An artificially intelligent robot wants to help entrepreneurs set up their own factory in minutes, even if they don’t have the technical knowledge yet. claims to be the world's first artificially intelligent (AI) cooperative robot (co-robotic) tender of 3D printers, in-circuit-testers (ICTs) for printed circuit boards (PCBs), punch presses and other automated manufacturing devices.

Using a web cam attached to the robot's gripper and thin-client into which the user plugs all their devices, its AI software in the cloud manages the performance of all the tasks workers would have to perform manually. This includes configuring all devices, pushing their buttons, moving partly constructed devices from machine to machine, fetching the final manufactured parts and packaging them into boxes.

The video demonstrates all the steps necessary to set up your own factory in minutes to take advantage of the "mass customisation" manufacturing revolution brewing in the United States.

"Evidence shows that bringing manufacturing back to your own country can be accomplished by making fully automated factories," Mark Silliman, CEO of Bold Robotics LLC (Bend, Ore., doing business as told EE Times in an exclusive interview "The transfer from 'mass production' to 'mass customisation' is the driving force plus the ability of local factories to deliver two-day turn-around instead of shipping all the way from China."

co-robot 01 Figure 1: software controls a single co-robot arm centrally located so it can move partially manufactured products from automated machine to machine until finished when it puts the product into a box (foreground) for two-day turnaround shipping to the customer. (Source:

Serial start-up founder, Silliman, got the idea from a fellow entrepreneur who was manufacturing custom cookie cutters out of her garage, where he observed her continually running back-and-forth to remove finished parts from her 3D printer and set up the next job manually. From there Silliman—who has financed with angel funding—discovered that not only 3D printers doing additive manufacturing, but traditional subtractive manufacturers using CNC, punch presses, cutters and ICTs for PCBs were in need of robotic tenders to fully automate U.S. manufacturing.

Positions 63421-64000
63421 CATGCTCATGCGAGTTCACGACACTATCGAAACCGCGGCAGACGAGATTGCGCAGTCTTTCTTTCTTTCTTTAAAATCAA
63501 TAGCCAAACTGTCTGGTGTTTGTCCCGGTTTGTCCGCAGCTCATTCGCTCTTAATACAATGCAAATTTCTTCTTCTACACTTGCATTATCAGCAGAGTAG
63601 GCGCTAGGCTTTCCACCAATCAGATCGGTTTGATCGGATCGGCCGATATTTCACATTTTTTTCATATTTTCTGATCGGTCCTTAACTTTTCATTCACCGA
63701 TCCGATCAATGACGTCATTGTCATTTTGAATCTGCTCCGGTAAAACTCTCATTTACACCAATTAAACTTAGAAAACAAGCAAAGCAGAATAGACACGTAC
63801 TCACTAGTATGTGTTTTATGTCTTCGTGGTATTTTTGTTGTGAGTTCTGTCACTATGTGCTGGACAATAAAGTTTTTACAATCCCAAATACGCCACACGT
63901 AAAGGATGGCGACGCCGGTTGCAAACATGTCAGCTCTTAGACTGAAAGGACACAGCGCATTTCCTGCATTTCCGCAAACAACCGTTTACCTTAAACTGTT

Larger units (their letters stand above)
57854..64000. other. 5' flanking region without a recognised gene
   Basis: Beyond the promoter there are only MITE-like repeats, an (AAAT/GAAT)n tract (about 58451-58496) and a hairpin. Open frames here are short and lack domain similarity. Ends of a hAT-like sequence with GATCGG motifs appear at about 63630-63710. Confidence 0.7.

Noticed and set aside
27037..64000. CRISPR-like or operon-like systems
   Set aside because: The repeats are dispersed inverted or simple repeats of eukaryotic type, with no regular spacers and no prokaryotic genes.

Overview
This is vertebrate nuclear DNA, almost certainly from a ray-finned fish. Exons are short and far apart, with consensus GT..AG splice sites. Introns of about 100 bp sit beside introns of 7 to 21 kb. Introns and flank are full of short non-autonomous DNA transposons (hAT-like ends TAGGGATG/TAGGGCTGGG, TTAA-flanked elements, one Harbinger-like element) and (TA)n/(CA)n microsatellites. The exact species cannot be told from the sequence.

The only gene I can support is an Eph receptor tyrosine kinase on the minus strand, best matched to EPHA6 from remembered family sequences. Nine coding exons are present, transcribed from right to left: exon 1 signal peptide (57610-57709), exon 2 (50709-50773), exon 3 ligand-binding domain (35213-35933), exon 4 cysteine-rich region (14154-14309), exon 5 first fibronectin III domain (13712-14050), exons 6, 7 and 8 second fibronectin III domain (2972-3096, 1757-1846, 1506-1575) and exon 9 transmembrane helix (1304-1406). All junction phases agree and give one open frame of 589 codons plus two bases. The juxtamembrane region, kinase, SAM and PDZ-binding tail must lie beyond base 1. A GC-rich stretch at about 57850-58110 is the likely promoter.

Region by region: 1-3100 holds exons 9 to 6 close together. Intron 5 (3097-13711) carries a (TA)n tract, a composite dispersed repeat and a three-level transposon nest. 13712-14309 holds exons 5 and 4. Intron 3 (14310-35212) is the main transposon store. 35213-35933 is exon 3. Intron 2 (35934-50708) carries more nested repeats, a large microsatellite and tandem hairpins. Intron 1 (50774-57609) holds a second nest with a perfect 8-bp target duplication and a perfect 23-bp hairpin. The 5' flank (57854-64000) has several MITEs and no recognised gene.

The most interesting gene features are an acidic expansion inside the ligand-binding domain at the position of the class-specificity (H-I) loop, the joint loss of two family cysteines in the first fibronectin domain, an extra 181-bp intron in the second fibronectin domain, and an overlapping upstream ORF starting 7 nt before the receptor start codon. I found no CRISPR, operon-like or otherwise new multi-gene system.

The co-robot revolution came along just in time for's purposes, since co-robots can now work alongside humans without the risk of harming them.

"Traditional robot arms have to be caged when working around humans to prevent them from harm, but co-robots have changed the manufacturing landscape," Silliman told EE Times. "In fact, last year there were just three co-robot makers, but today there are at least seven."

The editor/publisher of The Robot Report, Frank Tobe, confirmed Sillman's claim that co-robots are flourishing, at least in terms of how many start-ups are coming on board.

co-robot 02 Figure 2: Using an iPad, the user tells's software each step the co-robot is to perform during manufacturing, here highlighting the significant part of the 3-D printer's display that the's neural network should learn to recognise. (Source:

"Universal Robots and Rethink Robotics are the two pioneers in collaborative robotics, but they were closely followed by Kuka’s lightweight LBR iiwa co-robot and their soon-to-be-released Roberta arm," Tobe told EE Times in an exclusive interview. "Other vendors of co-robots include ABB’s YuMi, a two-armed robot; pi4’s Workerbot3 [which was a big hit at the recent Automatica trade fair in Munich]; the slick new low-cost Franka arm, which won awards and drew big crowds at this year’s Hannover Messe [Germany]; MABI Robotic’s arm, Smokie Robotics OUR-1 and OUR-2 co-robots; and F&P Robotics, with its lightweight arm, are all producing and selling co-robots right now. Many other companies at Automatica said they were developing co-robots now, but would launch them sometime next year."

co-robot 03 Figure 3: The co-robot arm manages the automated machines just as a human worker would, here pushing the 'go' button after setting up the 3D printer. (Source: claims to be the first company to provide turn-key software to integrate co-robots with automated manufacturing tools. is 3D printer, ICT, CNC, punch press and cutter agnostic, setting up its software for use with any manufacturing configuration. The webcam (attached to the gripper and a small thin-client into which all devices are plugged) is supplied to users, but all the real work is done by its cloud-based software. To set up, the user has no programming to perform, but merely drags its robotic-arm gripper through the motions it is expected to perform—including pushing buttons—during which's neural network in the cloud learns the necessary operations from the web cam's video data stream and the robotic arm's position encoders which communicate its gripper's location and orientation.

co-robot 04 Figure 4: After manufacturing the co-robot arm is here preparing to pick up the finished part and put it in a box for shipping.

The user only needs a tablet to run's cloud-communication software; the neural network in the cloud does the rest. The cloud software also correlates its newest learning algorithms with those it has already learned from other users. Consequently routinely upgrades the software for all its users with similar configurations whenever its neural network learns a more efficient way to perform a common task. The users themselves need no technical knowledge to set up and operate Manufacturers are charged only for the computer time its cloud-based software logs each month—using the software-as-a-service (SaaS) model. is still growing its customer base, from the grass roots up, but it claims to be working with hundreds of companies in automating manufacturing in areas ranging from agricultural to aerospace to medicine.